Tensions were high Friday as hundreds of protesters clashed with police outside a hotel where Donald Trump spoke to members of California's Republican establishment.
Trump traveled to Silicon Valley, an area with a decidedly liberal population, a day after violence erupted at a campaign rally of his in conservative Orange County in Southern California.
More than 300 demonstrators swarmed outside the hotel near San Francisco airport, forcing Trump to crawl under a fence to enter the hotel. "That is not the easiest entrance I've ever made," he told the gathering. "It felt like I was crossing the border," he said, referring to migrants who often make similar maneuvers at America's southern border.
The protesters, some wearing bandannas over their faces and carrying Mexican flags, held signs protesting Trump's controversial plan to build a wall along the U.S.-Mexico border to prevent illegal immigration. They tried to rush the hotel entrance but were pushed back by police.
Protesters crowd the street after a rally for Republican presidential candidate Donald Trump, Thursday, April 28, 2016.
A day earlier, police arrested 17 people outside the Trump rally in Costa Mesa, south of Los Angeles. At one point, police in riot gear and on horseback formed a barrier between the two groups outside Orange County's Pacific Amphitheater, where Trump delivered a campaign speech. The windows of a police car were smashed and several people were injured before the crowd was brought under control.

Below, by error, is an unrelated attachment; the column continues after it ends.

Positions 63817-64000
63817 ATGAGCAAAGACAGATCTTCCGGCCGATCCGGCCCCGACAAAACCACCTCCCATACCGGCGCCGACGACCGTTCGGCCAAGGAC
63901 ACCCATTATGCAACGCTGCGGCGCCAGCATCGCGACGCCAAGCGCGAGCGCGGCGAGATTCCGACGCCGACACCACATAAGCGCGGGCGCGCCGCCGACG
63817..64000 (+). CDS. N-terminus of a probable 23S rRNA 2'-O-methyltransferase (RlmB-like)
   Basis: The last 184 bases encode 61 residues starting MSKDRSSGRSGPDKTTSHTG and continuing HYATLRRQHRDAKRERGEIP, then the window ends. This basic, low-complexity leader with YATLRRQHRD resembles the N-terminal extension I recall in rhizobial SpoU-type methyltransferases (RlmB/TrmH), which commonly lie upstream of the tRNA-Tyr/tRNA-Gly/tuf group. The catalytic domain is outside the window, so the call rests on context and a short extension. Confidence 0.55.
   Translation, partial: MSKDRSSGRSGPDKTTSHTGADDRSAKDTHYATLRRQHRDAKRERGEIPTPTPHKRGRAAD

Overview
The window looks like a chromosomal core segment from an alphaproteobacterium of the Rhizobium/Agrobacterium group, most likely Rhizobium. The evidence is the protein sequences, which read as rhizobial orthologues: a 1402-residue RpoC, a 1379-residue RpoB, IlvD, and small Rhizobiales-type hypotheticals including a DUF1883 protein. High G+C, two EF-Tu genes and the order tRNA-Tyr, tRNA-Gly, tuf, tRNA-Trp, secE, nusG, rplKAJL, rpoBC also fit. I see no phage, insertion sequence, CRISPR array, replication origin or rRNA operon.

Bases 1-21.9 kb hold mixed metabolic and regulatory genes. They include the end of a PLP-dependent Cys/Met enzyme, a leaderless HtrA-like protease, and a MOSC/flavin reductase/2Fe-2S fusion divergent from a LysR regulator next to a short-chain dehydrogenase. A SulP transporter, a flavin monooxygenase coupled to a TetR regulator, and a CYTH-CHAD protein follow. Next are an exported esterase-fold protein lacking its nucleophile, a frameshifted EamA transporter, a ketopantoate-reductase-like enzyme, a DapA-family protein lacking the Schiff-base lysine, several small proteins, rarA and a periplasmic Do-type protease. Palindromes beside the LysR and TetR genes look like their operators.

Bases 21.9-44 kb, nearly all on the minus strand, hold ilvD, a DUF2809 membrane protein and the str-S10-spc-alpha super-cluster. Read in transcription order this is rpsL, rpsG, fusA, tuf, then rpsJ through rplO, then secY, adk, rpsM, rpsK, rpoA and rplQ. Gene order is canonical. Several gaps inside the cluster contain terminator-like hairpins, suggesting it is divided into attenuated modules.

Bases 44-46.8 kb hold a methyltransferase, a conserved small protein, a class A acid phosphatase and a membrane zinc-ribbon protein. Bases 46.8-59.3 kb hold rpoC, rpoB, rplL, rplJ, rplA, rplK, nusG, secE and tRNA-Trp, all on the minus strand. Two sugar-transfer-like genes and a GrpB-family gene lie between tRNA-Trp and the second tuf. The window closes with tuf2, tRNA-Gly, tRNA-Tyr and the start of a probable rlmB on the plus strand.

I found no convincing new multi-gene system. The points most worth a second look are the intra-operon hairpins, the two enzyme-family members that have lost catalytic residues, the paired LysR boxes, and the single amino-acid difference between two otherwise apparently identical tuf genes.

Trump is closing in on the 1,237 delegates he needs to clinch the Republican presidential nomination after a string of dominant primary victories in states that included New York, Pennsylvania and Maryland.
His rivals, Texas Senator Ted Cruz and Ohio Governor John Kasich, have been mathematically eliminated from winning a first-ballot nomination. Their only hope is to deny Trump a majority of delegates heading into the July convention and wrestle for the prize in multiple ballots there.
The next key race is Tuesday, with Republican and Democratic party primaries in Indiana, a conservative Midwestern state with vast farmlands and industrial centers.
A win in Indiana for Trump would not lock up the nomination for him but would give him a significant edge as he heads to the final nine state nominating contests, which run through early June.